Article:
At Knepp, by contrast, the ecological impact of the new regime is uncertain. There have been spectacular successes. Nightingales, declining in numbers elsewhere in England, have thrived, almost certainly because of the growth of dense scrub. Turtle doves, even more threatened, have become common, but for reasons that are not well understood. Knepp is now one of the best places to see the striking purple emperor butterfly, aided by strong regrowth of sallow underneath oak trees. As the site evolves without human direction, however, some of these gains may prove to be transitory. What would happen to the butterflies, for example, if browsing animals ate too much of the sallow?
Knepp is a fascinating example of what can happen if nature is left to itself. In little over a decade, formerly cultivated fields have come to resemble parts of the African bush, and formerly scarce species have begun to thrive. What, however, are the lessons for conservation practice more generally?
The Knepp experiment has only been possible with the help of public funding through the Countryside Stewardship scheme, which paid, for example, for nine miles of deer fencing round the perimeter. Under the new Environmental Land Management Scheme (ELMS), which is gradually replacing the EU Common Agricultural Policy (CAP), the ‘Basic Payments’ which farmers received simply for owning land are being phased out, and replaced by payments for ‘public goods’ such as nature conservation. There are, however, concerns that farmers are still not clear about how the scheme will work, or how the focus on environmental gains can be reconciled with sustainable food production. There is a tension between the two that can only increase with global food shortages.
There is also a question of scale. Even the huge reserve at Oostvaardersplassen is too small to function naturally without human intervention. Allowing nature free rein to shape the environment does not seem feasible anywhere in lowland Britain, or indeed over much of Europe. On the other hand, there is a growing recognition that seeking to protect wildlife in isolated nature reserves is not enough. The talk is currently of the need to support nature recovery on a landscape scale.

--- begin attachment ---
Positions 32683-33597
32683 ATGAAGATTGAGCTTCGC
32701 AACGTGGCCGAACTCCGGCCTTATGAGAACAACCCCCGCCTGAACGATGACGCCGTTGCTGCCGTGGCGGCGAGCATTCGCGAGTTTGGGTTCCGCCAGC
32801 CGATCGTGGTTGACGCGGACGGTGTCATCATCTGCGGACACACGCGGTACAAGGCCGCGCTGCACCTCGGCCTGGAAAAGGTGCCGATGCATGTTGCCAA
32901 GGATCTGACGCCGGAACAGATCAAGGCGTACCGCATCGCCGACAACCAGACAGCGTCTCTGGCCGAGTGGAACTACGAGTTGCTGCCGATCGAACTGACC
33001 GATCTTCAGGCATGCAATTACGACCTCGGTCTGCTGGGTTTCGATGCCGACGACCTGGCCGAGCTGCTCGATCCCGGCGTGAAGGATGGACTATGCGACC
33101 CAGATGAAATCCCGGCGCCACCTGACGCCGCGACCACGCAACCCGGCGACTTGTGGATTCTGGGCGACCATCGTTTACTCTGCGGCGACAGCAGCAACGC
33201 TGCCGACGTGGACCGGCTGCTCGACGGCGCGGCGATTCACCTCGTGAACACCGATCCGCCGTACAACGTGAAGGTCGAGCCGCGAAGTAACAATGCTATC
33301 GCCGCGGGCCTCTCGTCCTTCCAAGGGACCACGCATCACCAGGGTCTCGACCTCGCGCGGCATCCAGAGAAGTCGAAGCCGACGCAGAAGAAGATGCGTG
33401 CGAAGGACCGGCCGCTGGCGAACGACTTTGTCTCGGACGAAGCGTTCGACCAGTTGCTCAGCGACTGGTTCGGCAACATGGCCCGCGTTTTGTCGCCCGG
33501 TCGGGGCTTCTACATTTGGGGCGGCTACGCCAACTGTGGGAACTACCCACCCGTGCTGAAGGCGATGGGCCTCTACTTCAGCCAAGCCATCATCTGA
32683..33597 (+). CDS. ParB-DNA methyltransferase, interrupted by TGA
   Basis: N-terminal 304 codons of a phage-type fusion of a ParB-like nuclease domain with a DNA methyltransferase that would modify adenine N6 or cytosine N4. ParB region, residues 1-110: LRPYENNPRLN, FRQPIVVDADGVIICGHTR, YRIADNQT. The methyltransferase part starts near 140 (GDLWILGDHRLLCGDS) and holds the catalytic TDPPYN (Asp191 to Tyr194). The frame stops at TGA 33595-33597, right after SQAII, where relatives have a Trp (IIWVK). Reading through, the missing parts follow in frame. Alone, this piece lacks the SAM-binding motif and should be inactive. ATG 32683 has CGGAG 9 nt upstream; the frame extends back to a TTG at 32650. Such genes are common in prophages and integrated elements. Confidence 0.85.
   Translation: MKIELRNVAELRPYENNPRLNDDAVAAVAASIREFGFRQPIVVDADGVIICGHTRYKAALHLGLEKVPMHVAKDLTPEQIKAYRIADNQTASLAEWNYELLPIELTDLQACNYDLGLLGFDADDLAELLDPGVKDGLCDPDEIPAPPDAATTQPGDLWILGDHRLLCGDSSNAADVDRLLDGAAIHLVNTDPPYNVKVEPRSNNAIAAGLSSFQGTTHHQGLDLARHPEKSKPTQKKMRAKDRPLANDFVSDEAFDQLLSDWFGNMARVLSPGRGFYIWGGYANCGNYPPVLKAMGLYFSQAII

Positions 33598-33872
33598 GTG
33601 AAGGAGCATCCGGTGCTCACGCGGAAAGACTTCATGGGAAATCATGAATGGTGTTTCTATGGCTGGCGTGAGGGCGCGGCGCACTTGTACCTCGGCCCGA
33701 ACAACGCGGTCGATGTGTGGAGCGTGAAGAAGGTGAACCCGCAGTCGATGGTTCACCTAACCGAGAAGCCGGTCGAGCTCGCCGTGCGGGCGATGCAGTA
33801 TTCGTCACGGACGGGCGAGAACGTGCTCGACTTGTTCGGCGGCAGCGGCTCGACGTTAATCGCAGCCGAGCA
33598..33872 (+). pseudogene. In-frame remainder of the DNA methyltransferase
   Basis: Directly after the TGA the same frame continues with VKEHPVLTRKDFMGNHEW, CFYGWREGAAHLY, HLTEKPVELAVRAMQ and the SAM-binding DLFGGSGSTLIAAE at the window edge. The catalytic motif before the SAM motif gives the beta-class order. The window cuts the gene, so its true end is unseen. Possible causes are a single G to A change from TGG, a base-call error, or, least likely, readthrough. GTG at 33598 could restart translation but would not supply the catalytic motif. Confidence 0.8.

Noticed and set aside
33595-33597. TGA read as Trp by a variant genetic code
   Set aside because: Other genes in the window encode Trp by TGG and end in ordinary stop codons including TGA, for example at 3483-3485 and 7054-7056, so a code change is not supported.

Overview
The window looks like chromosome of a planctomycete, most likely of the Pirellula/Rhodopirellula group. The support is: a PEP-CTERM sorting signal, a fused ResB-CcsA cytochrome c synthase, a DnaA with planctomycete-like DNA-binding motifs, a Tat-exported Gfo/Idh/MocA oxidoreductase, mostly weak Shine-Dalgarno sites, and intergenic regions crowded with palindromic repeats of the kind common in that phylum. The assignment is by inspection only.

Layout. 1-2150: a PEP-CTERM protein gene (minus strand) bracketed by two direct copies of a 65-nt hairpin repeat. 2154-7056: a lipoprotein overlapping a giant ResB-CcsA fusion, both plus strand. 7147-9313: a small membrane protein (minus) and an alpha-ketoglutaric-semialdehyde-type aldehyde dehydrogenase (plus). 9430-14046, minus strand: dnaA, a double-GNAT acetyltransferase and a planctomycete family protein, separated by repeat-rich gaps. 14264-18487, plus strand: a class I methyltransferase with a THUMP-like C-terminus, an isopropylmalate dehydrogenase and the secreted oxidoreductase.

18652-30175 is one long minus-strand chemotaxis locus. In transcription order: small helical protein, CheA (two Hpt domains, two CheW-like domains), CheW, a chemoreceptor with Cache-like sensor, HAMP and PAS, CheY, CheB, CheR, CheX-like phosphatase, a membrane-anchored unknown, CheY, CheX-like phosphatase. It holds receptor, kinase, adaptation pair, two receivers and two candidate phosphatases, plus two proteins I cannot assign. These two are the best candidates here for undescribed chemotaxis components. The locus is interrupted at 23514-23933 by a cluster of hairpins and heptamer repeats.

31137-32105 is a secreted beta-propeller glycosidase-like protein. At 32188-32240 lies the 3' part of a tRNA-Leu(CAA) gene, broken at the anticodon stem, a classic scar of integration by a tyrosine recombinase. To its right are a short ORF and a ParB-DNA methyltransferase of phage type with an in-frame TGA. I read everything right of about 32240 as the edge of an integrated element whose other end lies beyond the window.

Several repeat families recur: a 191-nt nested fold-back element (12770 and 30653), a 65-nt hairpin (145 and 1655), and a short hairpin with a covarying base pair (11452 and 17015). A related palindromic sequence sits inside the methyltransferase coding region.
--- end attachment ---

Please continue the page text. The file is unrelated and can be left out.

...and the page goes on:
The ELMS scheme recognises the need for interventions to support nature on three levels: that of the individual farm, groups of farmers co-operating to achieve shared objectives and “Landscape Recovery […] aimed at “landowners and managers who want to take a large-scale and long-term approach to producing environmental and climate outcomes through land use change and habitat and ecosystem restoration.”
An indication of the scale of these ambitions can be gleaned from the announcement of a new super nature reserve in Somerset, connecting the wetlands of the Levels to the coastal marshes at Steart Point, and including six existing reserves.
Plans are also well advanced for a similar project along the whole of the Mendip scarp, from the city of Wells to the coast at Brean Down, covering land currently managed by a range of conservation organisations as well as private owners. While the scope of the project is clear, however, the nature of the interventions needed to support nature recovery are not.
Petworth and Knepp, in different ways, offer insights into conservation practice, but not models that can be replicated at scale. It is no more possible to envisage large herds of free-ranging deer and cattle reshaping the Somerset countryside, than it is to see it mown and managed like an 18th century ideal of English parkland. Quite how it is to be managed, however, is much more difficult to say.